Matthew 9:21, She said to herself, “If only I touch His garment, I will be made well.”
Her faith did not doubt Christ and His power, nor His willingness to lend aid. I once read a poorly written book on prayer—Jerry Savelle’s Prayer of Petition—that postulated we ought to approach God the Judge as in a courtroom, using “petition” as a law term to make our case before God whilst laying out Scripture as evidence to the innocence and just “yes” of our plea. First, the word often translated as “supplication” or “petition” in the Greek from Philippians 4:6 is δέησις (déēsis)—a “plea,” or “urgent request.” (“Supplication” and “petition” are adequate translations, but their meanings are often misconstrued with our modern understanding of the terms versus what Paul originally intended as the author. Jerry Savelle is an example of such misconstruing.) Second, this woman did not approach a judge; she approached the Redeemer, our only Mediator between us and God (1 Timothy 2:5). Her faith was so reliant on Christ—her plea of good health so urgent—that she knew if only she could touch the Redeemer’s cloak, she would be healed, and indeed she was. If she, and we, approached God the Judge in prayer, He would sentence us to Hell every time! But we approach the God-man Jesus Christ, our gracious Redeemer.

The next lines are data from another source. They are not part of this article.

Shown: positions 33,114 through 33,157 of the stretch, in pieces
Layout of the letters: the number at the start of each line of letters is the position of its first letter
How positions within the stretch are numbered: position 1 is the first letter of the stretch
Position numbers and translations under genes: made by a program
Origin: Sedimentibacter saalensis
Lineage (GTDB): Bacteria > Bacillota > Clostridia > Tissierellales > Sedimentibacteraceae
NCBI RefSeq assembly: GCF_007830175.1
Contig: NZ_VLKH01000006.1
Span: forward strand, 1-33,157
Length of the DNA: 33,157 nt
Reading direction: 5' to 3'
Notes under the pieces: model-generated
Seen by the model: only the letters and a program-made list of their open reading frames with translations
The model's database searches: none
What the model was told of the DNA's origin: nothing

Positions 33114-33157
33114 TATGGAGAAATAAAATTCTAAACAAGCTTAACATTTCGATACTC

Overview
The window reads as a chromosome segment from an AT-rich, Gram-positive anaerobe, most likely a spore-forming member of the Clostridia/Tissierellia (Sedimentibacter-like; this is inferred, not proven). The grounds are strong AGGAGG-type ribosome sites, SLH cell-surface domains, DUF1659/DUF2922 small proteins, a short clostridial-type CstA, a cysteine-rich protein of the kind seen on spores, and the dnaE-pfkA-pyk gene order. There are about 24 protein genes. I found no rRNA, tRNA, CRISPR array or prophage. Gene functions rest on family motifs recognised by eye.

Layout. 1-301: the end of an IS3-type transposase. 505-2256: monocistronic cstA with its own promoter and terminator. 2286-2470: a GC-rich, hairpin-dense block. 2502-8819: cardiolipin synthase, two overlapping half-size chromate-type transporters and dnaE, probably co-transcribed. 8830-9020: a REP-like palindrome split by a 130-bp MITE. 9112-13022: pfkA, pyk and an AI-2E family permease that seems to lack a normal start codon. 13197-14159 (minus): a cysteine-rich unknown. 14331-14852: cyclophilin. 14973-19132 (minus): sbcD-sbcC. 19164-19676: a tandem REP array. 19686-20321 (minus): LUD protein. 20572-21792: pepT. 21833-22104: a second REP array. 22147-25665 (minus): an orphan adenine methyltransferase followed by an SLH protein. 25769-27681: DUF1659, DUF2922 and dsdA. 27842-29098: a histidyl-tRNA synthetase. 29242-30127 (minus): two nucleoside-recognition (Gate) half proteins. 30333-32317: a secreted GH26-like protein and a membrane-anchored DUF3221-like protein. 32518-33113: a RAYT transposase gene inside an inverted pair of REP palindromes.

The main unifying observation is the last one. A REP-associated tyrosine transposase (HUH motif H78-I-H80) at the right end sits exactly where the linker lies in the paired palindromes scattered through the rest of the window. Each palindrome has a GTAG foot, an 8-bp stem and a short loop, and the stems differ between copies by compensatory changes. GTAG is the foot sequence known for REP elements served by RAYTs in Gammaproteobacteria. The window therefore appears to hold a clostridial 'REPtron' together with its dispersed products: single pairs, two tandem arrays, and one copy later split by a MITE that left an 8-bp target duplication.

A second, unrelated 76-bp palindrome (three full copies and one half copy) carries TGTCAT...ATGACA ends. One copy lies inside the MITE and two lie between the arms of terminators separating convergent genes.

God does not deal with us and our prayers—urgent or not—as Judge, for Christ is our Mediator, or Reconciler (μεσίτης, mesítēs). We do not approach a God who, as Judge, will answer our requests based on our pile of substantial or insubstantial evidence. Rather, we approach Him in Christ, who hears our groaning before they’re even muttered and answers with an affirmation or negation based on the Father’s will. His will is known to Him alone; we cannot manipulate His will with our fallen, human reasoning. For in prayer we do not enter a courtroom, but rather Christ meets us wherever we are. And wherever we are, we make our plea known and cling to His grace as we trust in God’s will. The only evidence we can lay out before God is evidence of our guilt and evidence for our just condemnation. But He takes our guilt, declares us innocent for the sake of Christ’s broken body and shed blood on the cross, and Jesus invites us to His table to partake of His body and blood to forgive our sins, standing justified by our faith that clings to Him alone. Faith that heals is one that trusts in the will of God the Father.